How could Hong Kong be the site of “anti-colonial” demonstrations in the 1960’s, yet the United Nations refuses to designate it a former colony? Because to do so would entail certain international legal statuses that would be inconvenient for the CCP, so the UN obediently obliges them. This animated feature takes us back to that old pre-Asian Tiger Economies, pre-handover, pre-“National Security” Law Hong Kong. Viewers can revisit SAR when it was very much an assemblage of “local” communities and customs, in Yonfan’s Oscar-contending animated feature No. 7 Cherry Lane, which is currently screening in MoMA’s virtual cinema.
It is an interesting time to live in HK, but as a refugee from Taiwan’s “White Terror,” forty-year-old Mrs. Yu has already seen it all and worse. She and her 18-year-old daughter Meiling, a student and part-time fashion model, settled into a modest but comfortable new life in the North Point “Little Shanghai” neighborhood. However, Meiling was lagging behind in her English studies, so Mrs. Yu hired Ziming, a collegiate English lit scholar, to tutor her.
When he arrives, both mother and daughter find themselves attracted to him, but Ziming asks out Mrs. Yu, the divorcee. Of course, their relationship would be scandalous in 1960s Hong Kong, which is one reason why most of their rendezvouses take place in darkened movie theaters. Ziming also happens to be a fan of Simone Signoret, whose films (like Room at the Top with Laurence Harvey) seem to parallel their own relationship.
The Signoret seen on the movie palace screen becomes a character in her own right, in a very cool way. Shifting from the pastel color palate to an arresting black-and-white, Yonfan portrays her as a literally larger than life diva. Indeed, his use of films like Room and Ship of Fools, as well as novels like Remembrance of Time Past and Dream of the Red Chamber (depicted in a long, surreal, sexually-charged dream sequence) add a lot of depth and texture to the film.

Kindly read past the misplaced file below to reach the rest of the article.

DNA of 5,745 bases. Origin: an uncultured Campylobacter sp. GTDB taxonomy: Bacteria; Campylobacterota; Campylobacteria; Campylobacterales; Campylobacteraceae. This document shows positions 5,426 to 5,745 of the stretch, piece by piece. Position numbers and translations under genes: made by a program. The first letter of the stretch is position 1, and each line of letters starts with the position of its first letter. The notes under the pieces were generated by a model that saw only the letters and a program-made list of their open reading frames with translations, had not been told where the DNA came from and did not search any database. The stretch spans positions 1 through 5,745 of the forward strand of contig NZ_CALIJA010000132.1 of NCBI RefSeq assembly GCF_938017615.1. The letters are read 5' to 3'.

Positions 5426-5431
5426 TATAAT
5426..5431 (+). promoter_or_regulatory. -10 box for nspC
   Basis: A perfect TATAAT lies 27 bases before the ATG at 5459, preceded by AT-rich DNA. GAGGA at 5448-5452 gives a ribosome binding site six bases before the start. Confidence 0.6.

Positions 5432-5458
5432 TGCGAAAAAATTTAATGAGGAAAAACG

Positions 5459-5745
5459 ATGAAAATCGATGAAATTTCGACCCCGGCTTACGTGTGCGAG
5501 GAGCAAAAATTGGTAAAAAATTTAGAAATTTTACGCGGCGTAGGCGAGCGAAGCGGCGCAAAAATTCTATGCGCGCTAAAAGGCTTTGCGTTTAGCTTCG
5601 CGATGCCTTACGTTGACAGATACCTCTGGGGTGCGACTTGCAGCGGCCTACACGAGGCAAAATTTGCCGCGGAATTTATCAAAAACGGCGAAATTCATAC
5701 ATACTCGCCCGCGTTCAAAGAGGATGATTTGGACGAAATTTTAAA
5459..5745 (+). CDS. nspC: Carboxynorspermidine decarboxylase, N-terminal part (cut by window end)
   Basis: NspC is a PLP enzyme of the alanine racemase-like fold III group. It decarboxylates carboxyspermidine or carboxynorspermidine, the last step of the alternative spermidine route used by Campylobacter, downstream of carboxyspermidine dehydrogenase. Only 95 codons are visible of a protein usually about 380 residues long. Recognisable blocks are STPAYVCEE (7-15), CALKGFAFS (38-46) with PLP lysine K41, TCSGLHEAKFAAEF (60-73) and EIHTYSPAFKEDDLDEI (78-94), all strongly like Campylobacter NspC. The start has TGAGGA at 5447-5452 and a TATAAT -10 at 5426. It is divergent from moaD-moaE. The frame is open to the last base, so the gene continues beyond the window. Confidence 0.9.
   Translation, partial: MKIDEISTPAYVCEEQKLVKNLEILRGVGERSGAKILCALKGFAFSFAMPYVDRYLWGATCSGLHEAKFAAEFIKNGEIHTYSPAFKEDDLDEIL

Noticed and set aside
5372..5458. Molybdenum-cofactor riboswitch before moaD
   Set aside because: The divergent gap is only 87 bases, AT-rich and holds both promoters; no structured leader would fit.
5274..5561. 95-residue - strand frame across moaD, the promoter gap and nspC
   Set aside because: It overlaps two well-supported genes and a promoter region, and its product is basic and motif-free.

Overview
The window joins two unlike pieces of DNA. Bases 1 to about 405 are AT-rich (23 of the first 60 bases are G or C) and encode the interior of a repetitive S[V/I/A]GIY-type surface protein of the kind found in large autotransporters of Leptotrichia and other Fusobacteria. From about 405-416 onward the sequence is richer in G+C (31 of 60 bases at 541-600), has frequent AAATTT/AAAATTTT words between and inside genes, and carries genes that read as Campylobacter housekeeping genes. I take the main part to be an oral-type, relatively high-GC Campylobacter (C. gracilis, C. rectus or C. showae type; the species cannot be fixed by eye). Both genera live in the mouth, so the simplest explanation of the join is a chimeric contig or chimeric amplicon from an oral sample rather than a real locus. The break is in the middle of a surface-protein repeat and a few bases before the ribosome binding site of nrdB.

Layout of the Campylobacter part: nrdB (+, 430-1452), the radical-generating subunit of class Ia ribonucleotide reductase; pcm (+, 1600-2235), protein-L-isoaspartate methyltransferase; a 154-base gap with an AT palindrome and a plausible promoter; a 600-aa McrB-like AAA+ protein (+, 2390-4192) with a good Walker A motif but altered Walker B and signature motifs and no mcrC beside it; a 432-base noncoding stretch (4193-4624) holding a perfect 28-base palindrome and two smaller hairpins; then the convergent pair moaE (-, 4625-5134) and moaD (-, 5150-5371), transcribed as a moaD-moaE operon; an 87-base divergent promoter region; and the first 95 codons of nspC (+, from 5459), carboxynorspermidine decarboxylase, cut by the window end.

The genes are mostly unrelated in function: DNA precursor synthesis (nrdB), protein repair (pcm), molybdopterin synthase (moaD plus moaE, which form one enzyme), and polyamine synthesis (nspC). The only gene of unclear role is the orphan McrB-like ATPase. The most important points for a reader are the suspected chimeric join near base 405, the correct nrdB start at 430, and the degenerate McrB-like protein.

Visually, Cherry Lane is richly distinctive and occasionally very trippy, but it is always grounded in the middle- and working-class neighborhoods of HK. This is the Hong Kong of mom-and-pop shops and corner noodle restaurants. It inspires nostalgia for a bygone era. It is also surprisingly erotic at times and even includes some brief but explicit gay subject matter, so it is hard to see the current Beijing-dominated government embracing this film.
In fact, it shows HK cops racking down hard on protestors. In this case, they were misguided activists inspired by the Cultural Revolution (which the CCP is trying to pretend never happened). Regardless, the Mainland film industry would never produce such an openly sexual film, so enjoy it while you can from Hong Kong.
Yonfan slightly loses control of the third act symbolic reveries, but he has still crafted some unusually striking imagery. Cherry Lane shows us a Hong Kong that we can’t see anymore, with a sexual frankness that we can expect to be curtailed in future HK film productions. As a result, the sense of nostalgia and loss is heavy throughout the film, for many reasons, but it is also intoxicatingly seductive. Very highly recommended, No. 7 Cherry Lane screens for members through February 4th, via MoMA’s virtual cinema.